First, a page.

Security teams plan a new pandemic quarantine for BYOD devices headed back to the office

A survey from Blackberry finds that IT departments are worried about unpatched devices connecting to corporate networks as offices reopen.


Security professionals are bracing for the next phase of the remote work reality: personal devices coming back into the office and bringing along all the associated security risks. A new survey from Blackberry found that many IT teams are planning to quarantine laptops for scans and patching before allowing them to reconnect to the network.

The 2021 UES Report from Blackberry asked IT pros in Canada, the U.K. and the U.S. about security concerns as offices reopen. Security teams are worried about the security status of laptops, smartphones and tablets employees will bring to the office after using them on a home network for months without proper supervision or control.

The report found that a majority of respondents across all three regions plan to quarantine the devices for scanning and installing patch updates. Scanning and patch updates are the primary choice in Canada and the U.K. In the U.S., a majority of organizations appear to consider quarantining as a safer first option.

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The report is based on a survey of 300 IT professionals that IDG conducted in the fall of 2020.

The report also found IT teams plan to use a combination of endpoint protection, mobile threat detection and endpoint detection and response tactics to address security risks from these devices. Nearly one-third (32%) of organizations across the U.S., Canada and the U.K. have already implemented endpoint detection response, 21% plan to implement it and 31% are evaluating it. More organizations in the U.S. are interested in this approach than in Canada and the U.K. Financial services companies and organizations in the manufacturing and technology sectors are most likely to use this technology, according to the survey.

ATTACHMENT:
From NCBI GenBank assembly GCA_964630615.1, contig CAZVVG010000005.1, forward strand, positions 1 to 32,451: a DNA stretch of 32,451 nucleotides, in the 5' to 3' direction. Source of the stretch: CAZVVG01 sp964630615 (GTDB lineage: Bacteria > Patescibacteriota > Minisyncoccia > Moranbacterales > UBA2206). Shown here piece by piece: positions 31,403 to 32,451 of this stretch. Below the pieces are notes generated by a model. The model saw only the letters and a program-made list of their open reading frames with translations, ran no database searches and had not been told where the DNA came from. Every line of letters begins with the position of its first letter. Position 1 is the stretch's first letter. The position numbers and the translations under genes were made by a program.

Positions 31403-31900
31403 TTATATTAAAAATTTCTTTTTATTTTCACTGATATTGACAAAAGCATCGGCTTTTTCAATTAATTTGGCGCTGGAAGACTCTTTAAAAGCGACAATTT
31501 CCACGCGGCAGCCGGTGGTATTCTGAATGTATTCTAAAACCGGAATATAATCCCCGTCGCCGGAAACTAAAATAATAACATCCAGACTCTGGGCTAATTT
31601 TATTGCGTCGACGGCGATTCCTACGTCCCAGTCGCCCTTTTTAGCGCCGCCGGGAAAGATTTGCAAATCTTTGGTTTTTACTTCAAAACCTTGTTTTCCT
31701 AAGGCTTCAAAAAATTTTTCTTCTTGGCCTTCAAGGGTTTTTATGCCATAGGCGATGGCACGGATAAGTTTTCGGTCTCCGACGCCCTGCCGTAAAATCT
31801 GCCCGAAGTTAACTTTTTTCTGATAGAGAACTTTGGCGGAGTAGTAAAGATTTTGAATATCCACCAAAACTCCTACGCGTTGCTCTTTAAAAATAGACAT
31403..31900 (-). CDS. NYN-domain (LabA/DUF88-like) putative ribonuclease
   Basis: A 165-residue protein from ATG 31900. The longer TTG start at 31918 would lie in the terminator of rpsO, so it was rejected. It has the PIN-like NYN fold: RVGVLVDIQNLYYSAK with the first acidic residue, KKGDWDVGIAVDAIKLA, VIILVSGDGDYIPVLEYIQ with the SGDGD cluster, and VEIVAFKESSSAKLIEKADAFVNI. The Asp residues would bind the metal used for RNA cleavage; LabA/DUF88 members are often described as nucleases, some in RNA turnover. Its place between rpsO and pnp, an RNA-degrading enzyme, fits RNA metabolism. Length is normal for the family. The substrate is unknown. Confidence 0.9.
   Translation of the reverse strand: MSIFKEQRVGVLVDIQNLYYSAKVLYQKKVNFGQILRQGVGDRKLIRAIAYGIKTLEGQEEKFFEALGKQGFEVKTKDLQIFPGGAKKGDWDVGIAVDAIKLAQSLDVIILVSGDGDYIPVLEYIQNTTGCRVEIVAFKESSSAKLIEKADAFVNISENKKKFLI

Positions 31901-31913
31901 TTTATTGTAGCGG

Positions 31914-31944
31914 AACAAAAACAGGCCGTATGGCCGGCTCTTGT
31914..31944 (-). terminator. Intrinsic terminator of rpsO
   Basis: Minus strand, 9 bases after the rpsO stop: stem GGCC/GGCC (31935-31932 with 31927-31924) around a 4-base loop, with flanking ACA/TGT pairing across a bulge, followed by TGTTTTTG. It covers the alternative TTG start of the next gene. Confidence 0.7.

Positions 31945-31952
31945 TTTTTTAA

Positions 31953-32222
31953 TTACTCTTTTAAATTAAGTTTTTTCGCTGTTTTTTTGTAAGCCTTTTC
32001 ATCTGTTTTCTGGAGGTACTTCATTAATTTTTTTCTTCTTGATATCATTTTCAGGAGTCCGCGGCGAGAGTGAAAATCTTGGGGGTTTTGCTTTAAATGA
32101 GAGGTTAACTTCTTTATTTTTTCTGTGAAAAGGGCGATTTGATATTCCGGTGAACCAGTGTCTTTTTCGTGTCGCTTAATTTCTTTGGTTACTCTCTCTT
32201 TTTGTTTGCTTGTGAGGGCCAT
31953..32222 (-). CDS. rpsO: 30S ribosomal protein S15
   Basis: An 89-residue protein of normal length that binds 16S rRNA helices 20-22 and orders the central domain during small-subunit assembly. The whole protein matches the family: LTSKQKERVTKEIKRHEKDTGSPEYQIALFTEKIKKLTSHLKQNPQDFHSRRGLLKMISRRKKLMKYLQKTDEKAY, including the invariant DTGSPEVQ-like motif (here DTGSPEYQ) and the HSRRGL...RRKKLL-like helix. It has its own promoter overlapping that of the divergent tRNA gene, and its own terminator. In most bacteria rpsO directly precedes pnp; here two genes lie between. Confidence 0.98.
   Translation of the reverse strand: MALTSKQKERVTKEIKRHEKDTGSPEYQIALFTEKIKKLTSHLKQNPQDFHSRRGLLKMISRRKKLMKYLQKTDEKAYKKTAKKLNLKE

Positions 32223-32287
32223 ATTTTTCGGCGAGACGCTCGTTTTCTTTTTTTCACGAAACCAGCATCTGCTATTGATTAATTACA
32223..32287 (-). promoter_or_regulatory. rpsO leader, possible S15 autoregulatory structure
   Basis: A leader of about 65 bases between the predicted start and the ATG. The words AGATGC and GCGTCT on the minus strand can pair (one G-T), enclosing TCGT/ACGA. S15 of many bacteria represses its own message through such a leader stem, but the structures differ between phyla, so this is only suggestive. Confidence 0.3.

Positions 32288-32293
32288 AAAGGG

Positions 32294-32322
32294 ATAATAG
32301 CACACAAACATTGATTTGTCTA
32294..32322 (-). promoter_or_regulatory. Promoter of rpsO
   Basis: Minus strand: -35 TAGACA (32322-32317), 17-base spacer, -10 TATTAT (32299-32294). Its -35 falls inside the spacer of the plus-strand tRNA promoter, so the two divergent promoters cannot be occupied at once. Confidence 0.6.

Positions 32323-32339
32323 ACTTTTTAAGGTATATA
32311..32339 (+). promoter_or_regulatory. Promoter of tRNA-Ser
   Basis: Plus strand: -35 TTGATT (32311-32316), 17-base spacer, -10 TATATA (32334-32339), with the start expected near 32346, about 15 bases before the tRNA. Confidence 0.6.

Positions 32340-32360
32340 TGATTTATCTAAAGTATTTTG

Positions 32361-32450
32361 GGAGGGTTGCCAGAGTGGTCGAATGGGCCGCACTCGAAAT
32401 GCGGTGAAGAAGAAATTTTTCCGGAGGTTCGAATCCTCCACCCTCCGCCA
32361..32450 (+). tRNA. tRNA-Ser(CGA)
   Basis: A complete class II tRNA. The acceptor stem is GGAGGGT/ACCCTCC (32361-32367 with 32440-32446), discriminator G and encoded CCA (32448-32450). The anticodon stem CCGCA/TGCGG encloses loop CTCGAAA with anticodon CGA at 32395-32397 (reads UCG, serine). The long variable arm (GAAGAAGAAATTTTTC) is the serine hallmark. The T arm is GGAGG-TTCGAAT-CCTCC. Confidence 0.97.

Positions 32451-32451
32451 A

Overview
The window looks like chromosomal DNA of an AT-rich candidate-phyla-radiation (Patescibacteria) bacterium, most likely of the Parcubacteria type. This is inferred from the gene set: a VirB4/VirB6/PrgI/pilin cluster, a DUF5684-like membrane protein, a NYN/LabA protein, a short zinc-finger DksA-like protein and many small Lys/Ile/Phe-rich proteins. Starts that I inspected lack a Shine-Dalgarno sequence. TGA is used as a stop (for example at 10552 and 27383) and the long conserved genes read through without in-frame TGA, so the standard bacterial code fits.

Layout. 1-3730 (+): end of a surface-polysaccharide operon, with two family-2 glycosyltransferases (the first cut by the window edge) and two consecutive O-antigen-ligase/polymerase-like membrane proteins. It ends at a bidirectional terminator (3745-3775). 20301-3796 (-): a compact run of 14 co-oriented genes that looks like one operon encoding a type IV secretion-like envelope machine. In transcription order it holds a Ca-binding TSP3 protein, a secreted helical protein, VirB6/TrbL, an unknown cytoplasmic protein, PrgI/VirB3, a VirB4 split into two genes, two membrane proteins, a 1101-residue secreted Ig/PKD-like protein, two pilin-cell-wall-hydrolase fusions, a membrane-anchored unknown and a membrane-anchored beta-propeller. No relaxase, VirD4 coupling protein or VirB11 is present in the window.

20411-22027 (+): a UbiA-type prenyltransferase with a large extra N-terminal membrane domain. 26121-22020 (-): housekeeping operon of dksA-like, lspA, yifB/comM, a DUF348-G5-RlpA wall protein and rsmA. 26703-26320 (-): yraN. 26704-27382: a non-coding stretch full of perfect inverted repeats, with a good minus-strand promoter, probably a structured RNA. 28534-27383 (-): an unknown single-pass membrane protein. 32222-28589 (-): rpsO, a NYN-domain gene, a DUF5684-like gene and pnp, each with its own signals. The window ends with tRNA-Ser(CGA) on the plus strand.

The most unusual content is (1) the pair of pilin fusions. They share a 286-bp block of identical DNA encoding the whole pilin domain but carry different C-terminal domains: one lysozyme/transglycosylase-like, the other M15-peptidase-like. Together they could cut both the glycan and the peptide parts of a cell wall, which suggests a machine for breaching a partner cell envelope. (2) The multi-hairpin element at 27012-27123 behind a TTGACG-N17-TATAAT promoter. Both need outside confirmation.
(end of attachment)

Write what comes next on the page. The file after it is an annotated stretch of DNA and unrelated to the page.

The survey found that security professionals also want endpoint technologies to adapt security policy dynamically based on a user's location, the device being used and other factors. Security teams see these top three benefits of dynamic policies:

  • Enhanced user experience and less friction (44%)
  • Continuous authentication (43%)
  • Reduced remediation cost (43%)

More than half of respondents also said that adaptive security policies will help reduce the cost of issue remediation, and a majority of respondents from the financial services sector think this approach will help them use security staff more productively. Consolidation of incident detection and response across all endpoint platforms is another major requirement. 

A substantial percentage of security professionals said that unified endpoint security is critical to the ability to detect and respond to threats on traditional endpoints and increasingly on mobile devices as well. Only 11% of survey respondents have deployed this solution, according to the survey, although 27% said their organization planned to implement this solution and 37% are evaluating the technology.

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By Veronica Combs

Veronica Combs is a senior writer at TechRepublic. For more than 10 years, she has covered technology, healthcare, and business strategy. In addition to her writing and editing expertise, she has managed small and large teams at startups and establis...